969.6


Now at the time of redemption, even though the inflation adjusted capital value is Rs970, the redemption will be for Rs1,000 i.e. face value
  • These bonds can be used for meeting repo requirements and Statutory Liquidity Ratio (SLR) of a bank
  • Foreigners are allowed to invest in these IIBs

Will they be treated differently for Income Tax?
There will be no special tax treatment for these bonds and both Interest payments and Capital gains will be taxed as per current applicable laws i.e. Interest will be taxed as per one’s current tax slab for a financial year and capital gains will be taxed at flat 10% or 20% with indexation.

Have these been issued?
Yes. RBI has sold IIBs worth Rs1,000 crore in an auction on 4th June 2013.The coupon rate was set at 1.44% for a maturity of 10 years.

Let us see what returns one can expect from this 1.44%, 2023 IIBs using some hypothetical numbers

1.44% - 10 Years Inflation Indexed Government Stock, 2023

Period

Coupon

Assumed
Inflation
(WPI)

WPI Index

Index
Ratio

Inflation
adjusted
principal

Coupon Payment

4-Jun-13

1.44%

 

170.4

1.00

1,000.0

 

4-Jun-14

1.44%

7.5%

183.2

1.08

1,075.0

15.5

4-Jun-15

1.44%

8.0%

197.8

1.16

1,161.0

16.7

4-Jun-16

1.44%

7.2%

212.1

1.24

1,244.6

17.9

4-Jun-17

1.44%

7.0%

226.9

1.33

1,331.7

19.2

4-Jun-18

1.44%

6.8%

242.3

1.42

1,422.3

20.5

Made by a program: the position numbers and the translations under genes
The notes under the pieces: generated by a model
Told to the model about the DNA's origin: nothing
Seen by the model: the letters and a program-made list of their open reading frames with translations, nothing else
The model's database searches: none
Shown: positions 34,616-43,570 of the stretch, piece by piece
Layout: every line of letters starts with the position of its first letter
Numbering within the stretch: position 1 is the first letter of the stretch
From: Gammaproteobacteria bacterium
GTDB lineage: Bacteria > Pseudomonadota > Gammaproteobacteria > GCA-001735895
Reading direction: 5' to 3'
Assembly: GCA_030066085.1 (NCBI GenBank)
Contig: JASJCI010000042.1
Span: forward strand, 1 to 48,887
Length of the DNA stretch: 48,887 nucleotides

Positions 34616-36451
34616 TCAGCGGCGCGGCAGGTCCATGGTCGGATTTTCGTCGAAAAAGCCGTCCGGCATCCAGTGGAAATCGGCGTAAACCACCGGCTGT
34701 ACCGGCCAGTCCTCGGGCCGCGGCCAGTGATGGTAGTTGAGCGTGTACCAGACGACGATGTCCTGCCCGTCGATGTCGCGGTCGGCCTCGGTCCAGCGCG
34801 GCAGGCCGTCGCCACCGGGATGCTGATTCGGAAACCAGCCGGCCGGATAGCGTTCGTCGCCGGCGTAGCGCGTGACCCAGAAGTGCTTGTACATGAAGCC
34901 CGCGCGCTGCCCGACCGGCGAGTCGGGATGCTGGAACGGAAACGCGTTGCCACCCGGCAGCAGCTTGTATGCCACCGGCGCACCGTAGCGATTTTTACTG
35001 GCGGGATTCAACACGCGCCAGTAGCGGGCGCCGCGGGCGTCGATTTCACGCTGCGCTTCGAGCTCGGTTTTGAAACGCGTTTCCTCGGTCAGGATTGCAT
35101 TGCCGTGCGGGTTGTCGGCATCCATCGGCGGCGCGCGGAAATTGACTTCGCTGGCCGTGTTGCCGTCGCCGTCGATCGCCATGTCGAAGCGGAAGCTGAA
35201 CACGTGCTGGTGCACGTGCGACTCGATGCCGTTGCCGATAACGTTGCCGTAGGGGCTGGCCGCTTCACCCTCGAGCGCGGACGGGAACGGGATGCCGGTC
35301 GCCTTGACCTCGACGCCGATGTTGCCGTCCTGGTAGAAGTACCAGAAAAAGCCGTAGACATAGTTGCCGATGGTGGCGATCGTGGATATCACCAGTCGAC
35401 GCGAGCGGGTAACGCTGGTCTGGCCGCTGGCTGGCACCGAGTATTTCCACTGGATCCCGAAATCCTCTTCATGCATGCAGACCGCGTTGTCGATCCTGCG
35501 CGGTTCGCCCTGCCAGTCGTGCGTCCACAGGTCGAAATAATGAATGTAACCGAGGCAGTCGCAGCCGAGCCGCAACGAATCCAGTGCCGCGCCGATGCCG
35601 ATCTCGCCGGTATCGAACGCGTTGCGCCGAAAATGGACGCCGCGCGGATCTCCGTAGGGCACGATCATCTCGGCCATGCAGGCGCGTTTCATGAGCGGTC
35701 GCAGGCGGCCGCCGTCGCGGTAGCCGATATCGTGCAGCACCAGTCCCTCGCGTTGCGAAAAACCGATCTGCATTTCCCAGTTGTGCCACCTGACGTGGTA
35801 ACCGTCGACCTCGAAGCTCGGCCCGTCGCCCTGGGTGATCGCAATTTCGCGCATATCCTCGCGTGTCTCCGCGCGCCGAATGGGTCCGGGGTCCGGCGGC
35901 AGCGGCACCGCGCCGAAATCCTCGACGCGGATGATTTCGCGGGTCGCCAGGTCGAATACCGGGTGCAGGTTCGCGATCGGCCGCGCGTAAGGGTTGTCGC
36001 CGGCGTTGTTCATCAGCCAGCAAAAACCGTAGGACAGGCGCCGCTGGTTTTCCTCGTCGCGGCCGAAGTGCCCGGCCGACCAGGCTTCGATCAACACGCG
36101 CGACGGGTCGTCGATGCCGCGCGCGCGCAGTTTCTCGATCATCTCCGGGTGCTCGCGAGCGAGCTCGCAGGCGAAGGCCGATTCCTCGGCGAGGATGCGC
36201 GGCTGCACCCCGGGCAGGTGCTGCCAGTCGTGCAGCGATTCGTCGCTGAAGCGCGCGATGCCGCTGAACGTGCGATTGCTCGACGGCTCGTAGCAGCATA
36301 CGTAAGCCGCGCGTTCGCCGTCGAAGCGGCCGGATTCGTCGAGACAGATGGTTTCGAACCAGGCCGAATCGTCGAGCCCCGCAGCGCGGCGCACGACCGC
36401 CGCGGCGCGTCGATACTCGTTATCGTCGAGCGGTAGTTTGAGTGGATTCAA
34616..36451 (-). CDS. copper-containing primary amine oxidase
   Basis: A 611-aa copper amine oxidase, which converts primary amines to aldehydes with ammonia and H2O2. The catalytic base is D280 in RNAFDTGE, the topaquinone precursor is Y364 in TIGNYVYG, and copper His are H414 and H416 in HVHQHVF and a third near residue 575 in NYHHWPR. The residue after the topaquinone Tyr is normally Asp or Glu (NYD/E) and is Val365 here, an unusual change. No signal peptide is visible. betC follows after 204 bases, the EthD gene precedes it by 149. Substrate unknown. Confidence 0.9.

4-Jun-19

1.44%

4.5%

253.2

1.49

1,486.3

21.4

4-Jun-20

1.44%

3.0%

260.8

1.53

1,530.9

22.0

4-Jun-21

1.44%

-1.0%

258.2

1.52

1,515.6

21.8

4-Jun-22

1.44%

3.5%

267.3

1.57

1,568.6

22.6

4-Jun-23

1.44%

7.0%

286.0

1.68

1,678.4

24.2

             
 

Principal Repayment

1,678.4

   
 

Average Inflation

5.31%

   
 

Rate of Return on IIB

6.90%

   


From the above example one can see that one should not expect exceptional returns from these IIBs and these returns can be very low when there is period of low inflation or even deflation.

Hence there needs to be some more incentives given to these bonds in order to attract more retail investors which was the ultimate aim behind this investment product.

 What could have been improved?
  • Linking IIBs to Consumer Price Index (CPI) instead of WPI as common man feels the heat of CPI more as compared to WPI
  • Some tax waivers can be given on these bonds for retails investors e.g. these can be included as tax saving instruments , capital gains can be tax free etc. This will encourage more retail participation

Let us wait for the next set of IIBs which RBI is planning to issue in Sept-Oct 2013 purely for retail investors to see if retail investors give a thumbs up to this product or not.

Happy Investing!

Disclaimer: The author has taken due care and caution to compile and analyze the data. The opinions expressed above are only the views of the author, and not a recommendation to buy or sell. The author does not accept any liability whatsoever arising from the use of any of the above contents



About Vikas Sonigara
The author, an alumnus of IIT Roorke, has been an active investor for the past 15 years.He blogs about financial markets and various financial products at www.finfundaz.com His articles aim to help audiences make informed and rational financial decisions.

The author can be contacted at [email protected]

Disclaimer: The author has taken due care and caution to compile and analyse the data. The opinions expressed above are only the views of the author, and not a recommendation to buy or sell. The author does not accept any liability whatsoever arising from the use of any of the above contents.